Corporate Transparency Act: New Reporting Requirements for “Shell” Companies and Small BusinessesPublications - Client Alert | January 6, 2021
On January 1, 2021, the Corporate Transparency Act (the “Act”) became law.1 This Client Alert provides a general high-level overview of the Act. The Act itself is subject to numerous qualifications, exceptions and exclusions.
The Act is designed to address the use of U.S. shell companies to facilitate money laundering, terrorist financing and other illegal activities. As discussed below, the Act requires certain new and existing corporations, limited liability companies and similar entities (“Reporting Companies”) to confidentially disclose information concerning their applicants and beneficial owners to Financial Crimes Enforcement Network program of the U.S. Department of the Treasury (“FinCEN”).
Specifically, Reporting Companies must submit a report (the “Reporting Requirements”) to FinCEN identifying the Reporting Company’s applicants and beneficial owners by name, date of birth, current address and unique identifying number from an acceptable identification document (e.g., a government issued form of identification like a driver’s license or U.S. passport). Generally, applicants are individuals who form the Reporting Company (such as incorporators) and beneficial owners are individuals who exercise substantial control over the Reporting Company or who own twenty-five percent (25%) or more of the ownership interests of the Reporting Company.
What Businesses are Subject to the Transparency Act?
A Reporting Company is defined under the Act as a corporation, limited liability company or similar entity that is: (1) formed under the law of any state, Indian tribe or a foreign country that is qualified to do business in the United States; and (2) is not otherwise exempted under the Act. The Act excludes entities that have (i) more than twenty full-time employees, (ii) gross receipts or sales greater than $5,000,000, and (iii) a physical office within the United States. The Act also exempts several categories of businesses that are unlikely to be used for illicit purposes such as entities that are:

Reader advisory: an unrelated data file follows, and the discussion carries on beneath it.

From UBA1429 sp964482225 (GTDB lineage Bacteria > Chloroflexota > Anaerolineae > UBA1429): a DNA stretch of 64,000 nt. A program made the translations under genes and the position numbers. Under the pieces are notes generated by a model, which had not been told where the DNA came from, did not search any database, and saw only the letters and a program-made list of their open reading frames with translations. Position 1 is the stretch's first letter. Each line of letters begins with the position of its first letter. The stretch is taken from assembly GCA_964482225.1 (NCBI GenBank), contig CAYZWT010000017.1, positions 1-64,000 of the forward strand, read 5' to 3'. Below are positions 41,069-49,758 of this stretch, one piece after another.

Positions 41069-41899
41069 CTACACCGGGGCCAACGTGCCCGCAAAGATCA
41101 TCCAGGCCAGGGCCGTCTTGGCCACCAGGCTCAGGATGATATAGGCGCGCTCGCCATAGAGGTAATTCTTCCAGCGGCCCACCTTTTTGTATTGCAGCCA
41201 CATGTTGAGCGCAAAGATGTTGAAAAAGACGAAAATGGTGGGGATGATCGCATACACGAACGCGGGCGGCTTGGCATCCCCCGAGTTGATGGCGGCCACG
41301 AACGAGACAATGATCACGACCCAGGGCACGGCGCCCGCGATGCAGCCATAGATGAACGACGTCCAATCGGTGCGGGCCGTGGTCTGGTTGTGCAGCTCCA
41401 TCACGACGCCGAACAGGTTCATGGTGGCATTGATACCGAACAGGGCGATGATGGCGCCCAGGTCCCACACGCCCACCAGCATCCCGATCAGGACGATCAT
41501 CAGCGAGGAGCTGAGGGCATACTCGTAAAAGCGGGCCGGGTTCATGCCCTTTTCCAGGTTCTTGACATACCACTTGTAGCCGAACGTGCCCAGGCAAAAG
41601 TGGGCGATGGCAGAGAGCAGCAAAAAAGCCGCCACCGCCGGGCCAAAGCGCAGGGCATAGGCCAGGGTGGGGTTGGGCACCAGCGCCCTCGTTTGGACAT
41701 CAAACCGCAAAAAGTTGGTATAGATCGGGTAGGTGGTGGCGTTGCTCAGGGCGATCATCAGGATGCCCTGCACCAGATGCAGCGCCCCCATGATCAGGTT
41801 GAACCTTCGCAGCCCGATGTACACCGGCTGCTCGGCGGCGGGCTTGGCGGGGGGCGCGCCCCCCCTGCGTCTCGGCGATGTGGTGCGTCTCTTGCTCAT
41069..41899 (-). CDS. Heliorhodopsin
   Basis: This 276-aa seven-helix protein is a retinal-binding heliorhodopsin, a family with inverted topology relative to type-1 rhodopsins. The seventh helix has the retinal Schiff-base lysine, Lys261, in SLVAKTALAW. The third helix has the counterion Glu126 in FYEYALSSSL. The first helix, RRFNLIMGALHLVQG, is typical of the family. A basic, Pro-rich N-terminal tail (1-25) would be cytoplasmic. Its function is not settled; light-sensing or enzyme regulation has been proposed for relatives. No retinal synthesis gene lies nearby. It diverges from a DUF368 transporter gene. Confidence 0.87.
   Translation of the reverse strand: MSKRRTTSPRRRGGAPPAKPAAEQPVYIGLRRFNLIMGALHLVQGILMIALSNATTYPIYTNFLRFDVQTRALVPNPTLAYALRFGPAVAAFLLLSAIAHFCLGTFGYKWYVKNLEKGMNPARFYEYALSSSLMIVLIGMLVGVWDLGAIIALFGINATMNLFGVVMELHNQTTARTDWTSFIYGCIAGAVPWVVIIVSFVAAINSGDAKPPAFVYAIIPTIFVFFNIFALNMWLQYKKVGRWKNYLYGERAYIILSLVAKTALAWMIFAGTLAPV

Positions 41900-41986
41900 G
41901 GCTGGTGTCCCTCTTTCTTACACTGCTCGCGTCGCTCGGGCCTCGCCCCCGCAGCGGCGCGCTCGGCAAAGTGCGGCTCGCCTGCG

- tax exempt,
- publicly traded,
- subject to existing regulatory or reporting requirements (like banks and insurance companies), or
- owned by an entity that is itself exempt.
When Must Businesses File a Report?
- New Reporting Companies need to make their initial FinCEN filings “at the time of formation or registration” of the new Reporting Company, in accordance with Treasury’s regulations.
- Existing Reporting Companies need to make their initial FinCEN filings within two years after Treasury finalizes its regulations implementing the Act’s reporting requirements.
- For changes in beneficial ownership, Reporting Companies need to make their updated FinCEN filings “in a timely manner, and not later than one year after the date on which there is a change” in beneficial ownership.
The Reporting Requirements take effect on the effective date of Treasury’s regulations implementing the Reporting Requirements. There has not been any public announcement of when Treasury will publish these regulations.
What are the Penalties for Violating the Act’s Reporting Requirements?
Penalties for willfully violating the Act’s Reporting Requirements can be severe: (i) up to $500 per day civil penalties; (ii) up to $10,000 for criminal fines; and (iii) up to two (2) years imprisonment. Both Reporting Companies and their applicants and beneficial owners can be subject to these sanctions.
While the Act is widely viewed as a positive step in preventing the use of U.S. shell companies for illicit purposes, the Act imposes new reporting requirements and compliance costs on legitimate small businesses that previously were not subject to beneficial ownership disclosure requirements. Complying with the Act and forthcoming regulations will be a complex task. For further information or questions about the Act or forthcoming regulations, please contact any member of Kutak Rock’s Business, Corporate & Securities Group or one of the authors listed below.
1 The Act is part of the National Defense Authorization Act for Fiscal Year 2021 (H.R. 6395). Passed by the U.S. Congress on December 11, 2020, the Act was vetoed by President Trump but his veto was overridden by the U.S. House of Representatives on December 28, 2020 and then by the U.S. Senate on January 1, 2021.